• Infraction •
in-fræk-shên • Hear it!
Part of Speech: Noun
Meaning: A violation of a law or breach of contract or other rule or agreement, an infringement.
Notes: This word is the action noun of a rarely used verb, infract "to break, violate" or the archaic contranymic adjective infract, which meant both "broken" and "unbroken". Infractible "capable of being broken" is still alive, though ailing badly.
In Play: Today's Good Word is quite topical: "The news these days is glutted with reports of infractions of the law by politicians and police." Laws are not the only thing that may be infracted: "Some members of Congress understand their infractions of the public trust."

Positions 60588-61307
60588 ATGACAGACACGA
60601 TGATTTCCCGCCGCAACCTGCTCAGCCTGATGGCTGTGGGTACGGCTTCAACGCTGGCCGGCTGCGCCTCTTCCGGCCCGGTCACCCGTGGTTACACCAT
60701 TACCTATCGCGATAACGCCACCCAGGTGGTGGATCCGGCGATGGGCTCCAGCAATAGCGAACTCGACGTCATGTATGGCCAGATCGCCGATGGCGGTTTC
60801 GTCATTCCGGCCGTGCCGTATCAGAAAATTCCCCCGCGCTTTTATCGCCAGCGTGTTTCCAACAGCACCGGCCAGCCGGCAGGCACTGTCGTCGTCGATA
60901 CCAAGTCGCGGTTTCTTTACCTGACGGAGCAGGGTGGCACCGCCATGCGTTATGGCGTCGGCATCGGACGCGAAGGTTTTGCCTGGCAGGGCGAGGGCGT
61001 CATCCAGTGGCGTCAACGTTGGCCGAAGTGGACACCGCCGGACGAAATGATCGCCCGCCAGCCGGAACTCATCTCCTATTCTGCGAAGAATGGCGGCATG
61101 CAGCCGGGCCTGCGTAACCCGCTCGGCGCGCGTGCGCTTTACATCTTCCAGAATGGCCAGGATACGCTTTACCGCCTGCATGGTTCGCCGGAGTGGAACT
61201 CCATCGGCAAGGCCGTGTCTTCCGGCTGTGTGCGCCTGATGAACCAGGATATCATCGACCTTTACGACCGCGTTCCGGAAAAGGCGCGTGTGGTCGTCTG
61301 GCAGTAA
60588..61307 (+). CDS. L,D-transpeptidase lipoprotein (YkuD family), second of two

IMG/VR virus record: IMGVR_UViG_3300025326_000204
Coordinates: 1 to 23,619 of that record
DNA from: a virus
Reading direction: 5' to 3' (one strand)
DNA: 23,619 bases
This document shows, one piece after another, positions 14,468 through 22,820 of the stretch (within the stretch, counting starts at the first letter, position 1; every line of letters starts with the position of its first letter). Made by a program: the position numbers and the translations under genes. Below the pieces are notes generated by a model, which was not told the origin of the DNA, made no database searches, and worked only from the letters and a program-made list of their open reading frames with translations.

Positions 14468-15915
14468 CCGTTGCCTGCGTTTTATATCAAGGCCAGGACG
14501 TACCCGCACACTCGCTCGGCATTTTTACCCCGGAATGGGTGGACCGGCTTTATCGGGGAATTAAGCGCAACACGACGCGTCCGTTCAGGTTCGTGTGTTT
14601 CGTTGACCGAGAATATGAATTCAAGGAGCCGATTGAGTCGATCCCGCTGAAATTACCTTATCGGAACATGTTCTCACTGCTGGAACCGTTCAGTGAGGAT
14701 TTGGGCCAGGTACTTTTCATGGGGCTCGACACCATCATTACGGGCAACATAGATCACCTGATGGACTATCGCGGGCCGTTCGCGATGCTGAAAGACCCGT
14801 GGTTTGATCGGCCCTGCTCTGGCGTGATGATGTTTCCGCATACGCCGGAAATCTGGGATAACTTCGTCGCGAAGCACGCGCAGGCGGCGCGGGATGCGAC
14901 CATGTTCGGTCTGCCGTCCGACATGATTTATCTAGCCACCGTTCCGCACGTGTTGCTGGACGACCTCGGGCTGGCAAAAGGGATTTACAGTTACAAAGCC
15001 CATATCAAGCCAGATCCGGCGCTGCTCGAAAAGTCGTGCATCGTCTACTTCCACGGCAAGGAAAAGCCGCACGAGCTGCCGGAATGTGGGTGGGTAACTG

Word History: English's capacity for burgling other languages is no better exemplified than with today's word: infraction and infringe were snitched from the same Latin verb. English snatched today's word directly from Old French infraction, inherited from Latin infractio(n) "a breaking, weakening". Infractio(n) is the action noun based on infractus, the past participle of infringere "to damage, break", the ultimate source of English infringe. This verb is made up of in- "in" + the combining form of frangere "to break". Frangere is the Latin makeover of PIE bhreg- "to break", source also of English break and breach, German brechen, Dutch breken, Italian breccia "breach, breakthrough", and French broyer "to grind, crush". English fracture was borrowed from Latin fractura, based on the same past participle as the root of infraction. (Lest we commit an infraction of tradition, let's now thank Rob Towart for suggesting today's rather topical Good Word.)
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